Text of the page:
Over the past 15 years, at least 1.6 million citizens from Venezuela have emigrated. As the country continues to struggle with economic and political chaos, it is now facing triple-digit inflation. Many citizens these days are forced to wait in long lines in order to obtain basic necessities like toilet paper, food, and other items. The country is facing alarming scarcity of basic household supplies and crime in the country has drastically increased and now has the world's second-highest murder rate.
“I don't think you will find a single Venezuelan who has not been affected by Chavez's regime. After 30 years of working I have a right to a tranquil, peaceful retirement, not to spend hours every day in a line. This is not quality of life,” said 56-year-old former school worker Tamara Flores.
As more citizens continue to become disgruntled over the worsening conditions in the nation, the ruling socialist administration is increasingly facing surging popularity for the opposition. In December, the opposition legislators were able to secure 112 seats for themselves, giving themselves a two-thirds majority in a congress that hasn't been this combative in more than 15 years. They now have the power to remove cabinet members, call for referendums, and appoint Supreme Court judges. However, they could be facing a loss of their two-thirds advantage, if a newly launched Supreme Court challenge on the electoral results for three opposition members is found to be successful. But it's clear that there is increasing discontent over the worsening economic conditions within the country and many citizens are desperately looking for a solution to be found.
It is reported that some citizens are too scared to leave their homes and those who do face the potential of being fingerprinted in order to check that they have not exceeded their individual rations. Venezuela is yet another example of socialism failing right before our very eyes. But not everyone in the country sees it that way despite the ongoing failure, there are still some devout socialists in the country who remain dedicated to former leader Hugo Chavez and his brand of politics.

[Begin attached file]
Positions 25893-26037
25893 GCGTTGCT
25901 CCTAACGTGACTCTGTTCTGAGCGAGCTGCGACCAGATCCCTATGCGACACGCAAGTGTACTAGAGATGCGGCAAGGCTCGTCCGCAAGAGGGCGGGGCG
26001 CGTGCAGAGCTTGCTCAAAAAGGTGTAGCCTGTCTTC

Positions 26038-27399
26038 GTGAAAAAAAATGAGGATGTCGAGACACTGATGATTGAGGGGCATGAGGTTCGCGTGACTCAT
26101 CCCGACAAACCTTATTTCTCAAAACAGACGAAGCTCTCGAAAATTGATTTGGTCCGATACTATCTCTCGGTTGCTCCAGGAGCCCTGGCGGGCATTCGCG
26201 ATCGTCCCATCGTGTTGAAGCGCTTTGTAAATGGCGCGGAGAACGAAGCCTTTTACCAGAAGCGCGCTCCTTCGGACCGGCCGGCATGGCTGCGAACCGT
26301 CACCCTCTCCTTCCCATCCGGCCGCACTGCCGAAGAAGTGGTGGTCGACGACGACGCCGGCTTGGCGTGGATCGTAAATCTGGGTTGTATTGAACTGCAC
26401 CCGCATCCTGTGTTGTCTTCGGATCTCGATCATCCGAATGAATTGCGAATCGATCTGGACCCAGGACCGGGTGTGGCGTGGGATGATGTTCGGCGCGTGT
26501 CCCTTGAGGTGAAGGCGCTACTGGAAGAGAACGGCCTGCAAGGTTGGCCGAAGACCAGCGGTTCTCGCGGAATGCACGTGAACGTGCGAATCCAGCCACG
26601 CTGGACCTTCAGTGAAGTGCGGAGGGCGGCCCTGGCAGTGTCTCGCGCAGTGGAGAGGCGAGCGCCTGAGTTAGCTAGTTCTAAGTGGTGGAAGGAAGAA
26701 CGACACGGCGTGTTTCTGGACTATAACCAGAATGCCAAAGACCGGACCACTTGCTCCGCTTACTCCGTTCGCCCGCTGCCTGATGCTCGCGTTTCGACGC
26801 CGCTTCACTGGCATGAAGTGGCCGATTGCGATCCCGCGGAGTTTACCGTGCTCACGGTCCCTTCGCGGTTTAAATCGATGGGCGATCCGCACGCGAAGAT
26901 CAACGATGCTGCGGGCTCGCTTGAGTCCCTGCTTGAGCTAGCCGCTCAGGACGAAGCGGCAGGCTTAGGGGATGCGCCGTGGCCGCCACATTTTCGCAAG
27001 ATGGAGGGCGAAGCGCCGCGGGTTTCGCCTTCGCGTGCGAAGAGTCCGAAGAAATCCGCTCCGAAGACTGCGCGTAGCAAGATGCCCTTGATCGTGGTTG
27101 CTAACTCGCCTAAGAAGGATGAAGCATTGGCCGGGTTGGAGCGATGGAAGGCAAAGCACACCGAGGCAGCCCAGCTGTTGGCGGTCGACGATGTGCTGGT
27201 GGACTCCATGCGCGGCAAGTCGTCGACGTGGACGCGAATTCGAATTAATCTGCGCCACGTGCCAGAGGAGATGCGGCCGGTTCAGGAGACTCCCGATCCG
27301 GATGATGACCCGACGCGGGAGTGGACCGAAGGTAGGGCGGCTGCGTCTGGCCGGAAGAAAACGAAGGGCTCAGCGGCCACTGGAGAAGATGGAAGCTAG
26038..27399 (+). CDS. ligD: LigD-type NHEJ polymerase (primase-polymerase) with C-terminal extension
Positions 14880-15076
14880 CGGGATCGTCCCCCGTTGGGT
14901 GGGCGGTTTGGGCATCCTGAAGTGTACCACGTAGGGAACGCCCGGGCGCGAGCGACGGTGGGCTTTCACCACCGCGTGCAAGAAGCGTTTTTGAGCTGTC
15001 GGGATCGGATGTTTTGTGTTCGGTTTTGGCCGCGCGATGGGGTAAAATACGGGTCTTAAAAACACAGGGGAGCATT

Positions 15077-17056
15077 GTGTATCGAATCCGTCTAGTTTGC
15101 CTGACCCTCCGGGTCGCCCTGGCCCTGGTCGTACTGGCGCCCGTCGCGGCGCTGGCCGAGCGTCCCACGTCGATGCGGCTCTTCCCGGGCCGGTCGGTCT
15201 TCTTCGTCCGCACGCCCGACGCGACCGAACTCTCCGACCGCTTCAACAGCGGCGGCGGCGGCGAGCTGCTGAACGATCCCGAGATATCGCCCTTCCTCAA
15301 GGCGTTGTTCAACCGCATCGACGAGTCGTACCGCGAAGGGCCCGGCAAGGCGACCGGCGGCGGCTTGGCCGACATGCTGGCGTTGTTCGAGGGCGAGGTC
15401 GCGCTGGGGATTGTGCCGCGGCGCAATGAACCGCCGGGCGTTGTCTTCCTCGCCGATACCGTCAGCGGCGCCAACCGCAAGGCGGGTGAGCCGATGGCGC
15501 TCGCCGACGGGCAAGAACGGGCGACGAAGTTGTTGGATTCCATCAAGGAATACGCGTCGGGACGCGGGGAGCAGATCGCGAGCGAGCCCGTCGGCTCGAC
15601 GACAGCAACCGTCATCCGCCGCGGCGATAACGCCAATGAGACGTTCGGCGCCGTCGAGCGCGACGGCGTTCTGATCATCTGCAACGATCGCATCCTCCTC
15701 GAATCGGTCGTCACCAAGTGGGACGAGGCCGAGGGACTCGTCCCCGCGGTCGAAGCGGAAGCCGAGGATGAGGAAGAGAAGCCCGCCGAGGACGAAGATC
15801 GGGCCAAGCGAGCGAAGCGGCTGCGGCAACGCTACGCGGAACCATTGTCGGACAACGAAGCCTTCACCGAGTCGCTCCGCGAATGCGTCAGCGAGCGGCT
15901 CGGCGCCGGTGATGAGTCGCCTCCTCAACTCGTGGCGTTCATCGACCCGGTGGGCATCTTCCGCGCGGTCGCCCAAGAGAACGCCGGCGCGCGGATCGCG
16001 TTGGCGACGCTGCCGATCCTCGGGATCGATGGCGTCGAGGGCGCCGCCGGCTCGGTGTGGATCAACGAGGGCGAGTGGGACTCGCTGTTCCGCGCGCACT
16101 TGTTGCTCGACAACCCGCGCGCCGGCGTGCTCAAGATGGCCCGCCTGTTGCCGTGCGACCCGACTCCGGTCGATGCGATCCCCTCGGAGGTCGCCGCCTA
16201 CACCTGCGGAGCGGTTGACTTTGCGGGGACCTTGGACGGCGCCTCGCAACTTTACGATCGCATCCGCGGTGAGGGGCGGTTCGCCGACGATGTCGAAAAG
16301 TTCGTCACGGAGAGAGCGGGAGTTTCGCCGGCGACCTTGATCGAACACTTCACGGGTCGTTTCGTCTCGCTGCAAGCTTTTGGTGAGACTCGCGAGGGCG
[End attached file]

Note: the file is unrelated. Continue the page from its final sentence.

“I wouldn't recommend this system to anybody,” said Tamara Flores. “It changed so much after Chavez took charge. Our quality of life was lost. The quality of our education was lost. Every day is a challenge. Finding food staples, leaving home and returning with my life and without being robbed. It's very difficult and sad,” she said. And she isn't the only one with harsh words to share. “Socialism has not made things develop well in public organizations like hospitals, the police, the fire brigade. There is corruption and total disorganization. I do blame the system. The people who made this mess are corrupt,” said 26-year-old primary school teacher Nory Munoz.
In a recent survey conducted by Datincorp, it was found that political prisoner Leopoldo Lopez had the majority support from the citizenry at 32 percent, while President Nicolas Maduro was found to have only 21 percent and opposition Henrique Capriles to have just 12 percent. Dissatisfaction has been growing in the country for years and it's clear that the people want a change and they want to see an improvement to their standard of living.
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